SOUTH DAKOTA HORSE
This is part two of our series on the sport of eventing, written by South Dakota Horse Ambassador Sara Sigler-Fiegen. South Dakota does not have official or organized events, but the world of eventing is growing in popularity through schooling events.
Eventing is a sport that cannot be outgrown. In most sports, learning and progressing rarely stop but competing is almost always limited by age. In eventing, the ability to compete is only limited by the physical inability to do so.
This sport has taught me so many life lessons. The first is to always keep going and never give up - add leg and kick on! Always work for something and if one ride doesn’t go well, there is always the next ride. Keep that head up and keep moving forward.
Eventing has also taught me to be resilient and have tough skin; constructive criticism in lessons and clinics may be difficult to hear, but they can only help me grow and improve. Competition forces a rider to have goals. Always use that criticism to reach your goal.
I’ve also learned to be decisive. A rider must make a decision and then stick to it; indecisiveness makes your horse less confident in what you’re asking of them. Having that confidence in your decision makes for a safer ride. This is essential to all aspects of the sport.
Above: Sara in action!
Eventing includes three phases: dressage, cross-country, and show jumping. The cross-country phase of eventing is what draws me in and keeps me coming back for more; this goes for most riders in my experience. There is no other feeling that makes me feel as alive as I do on a cross-country course.
See the first part of our two-part series on eventing, "Eventing: could it be the next big equine sport in South Dakota?"
Dressage highlights equine grace and beauty and is enjoyable when things all start to come together; I (and possibly many others) do it because it’s required to get to the jumping phases. Work hard and really strive to excel in the dressage test; giving a buffer for if things don’t go as planned in the other two phases. Your dressage work helps tremendously in the jumping phase; preparing your horse to respond to your aids.
With all this being said its also very important for both horse and rider to be fit enough for the competition level. I do fitness days during show season to help with this. The teamwork this sport requires is quite amazing if you think about it. The horses I’ve owned have most definitely not been easy to train for this. There have been much blood, many tears, and more pounds of sweat than I care to think about, but I thoroughly enjoy the work of training through the levels because the reward is hard-earned and satisfying when things go right.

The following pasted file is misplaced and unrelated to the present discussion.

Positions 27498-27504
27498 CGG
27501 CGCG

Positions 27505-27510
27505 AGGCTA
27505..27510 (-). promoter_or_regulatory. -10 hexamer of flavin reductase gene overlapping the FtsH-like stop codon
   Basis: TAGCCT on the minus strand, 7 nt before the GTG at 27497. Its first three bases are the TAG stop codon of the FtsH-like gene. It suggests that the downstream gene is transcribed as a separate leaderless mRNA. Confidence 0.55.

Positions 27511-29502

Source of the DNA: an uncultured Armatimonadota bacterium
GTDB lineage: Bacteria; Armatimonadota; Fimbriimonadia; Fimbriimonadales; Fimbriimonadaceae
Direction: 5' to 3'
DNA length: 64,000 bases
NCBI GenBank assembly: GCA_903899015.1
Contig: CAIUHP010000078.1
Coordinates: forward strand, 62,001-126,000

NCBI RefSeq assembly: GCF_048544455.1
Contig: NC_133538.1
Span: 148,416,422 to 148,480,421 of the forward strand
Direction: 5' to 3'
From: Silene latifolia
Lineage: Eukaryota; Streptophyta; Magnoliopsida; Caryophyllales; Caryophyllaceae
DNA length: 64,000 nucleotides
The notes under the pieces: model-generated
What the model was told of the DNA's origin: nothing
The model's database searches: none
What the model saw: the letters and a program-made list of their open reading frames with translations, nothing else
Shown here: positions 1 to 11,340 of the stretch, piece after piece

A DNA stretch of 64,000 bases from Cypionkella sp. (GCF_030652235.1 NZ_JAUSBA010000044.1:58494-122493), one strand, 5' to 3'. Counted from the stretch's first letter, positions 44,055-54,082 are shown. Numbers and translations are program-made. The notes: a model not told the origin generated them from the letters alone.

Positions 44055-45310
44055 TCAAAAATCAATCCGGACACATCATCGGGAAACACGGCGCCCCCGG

This sport is all about little victories and it’s important to have a sense of humor because you are going to fall off and you are going to cry. It takes a strong person to be able to withstand all that this sport and the preparation for competition brings. Wipe the dirt off and get your butt back in that saddle. There will be more frustration than winning while you’re competing, but if you give it a try, you’ll see why so many people love it.
Other eventers are so supportive and positive, and everyone involved with this sport has been so kind and helpful. At every show, as I’m walking out to the cross-country course or walking back to my stall, I am greeted with a, “Have a good ride,” or “Hope it went well.” The people are great, the horses are beautiful and the adrenaline rush is amazing.
If you have not tried eventing, I encourage you to check out the dressage clubs on the Equine Sports page at South Dakota Horse or contact us to find a clinic or schooling show and get out there and try it. As always, add leg and KICK ON!
If you need to find a horse to start training for eventing, check out how to buy a horse in South Dakota.
Watch Sara in action!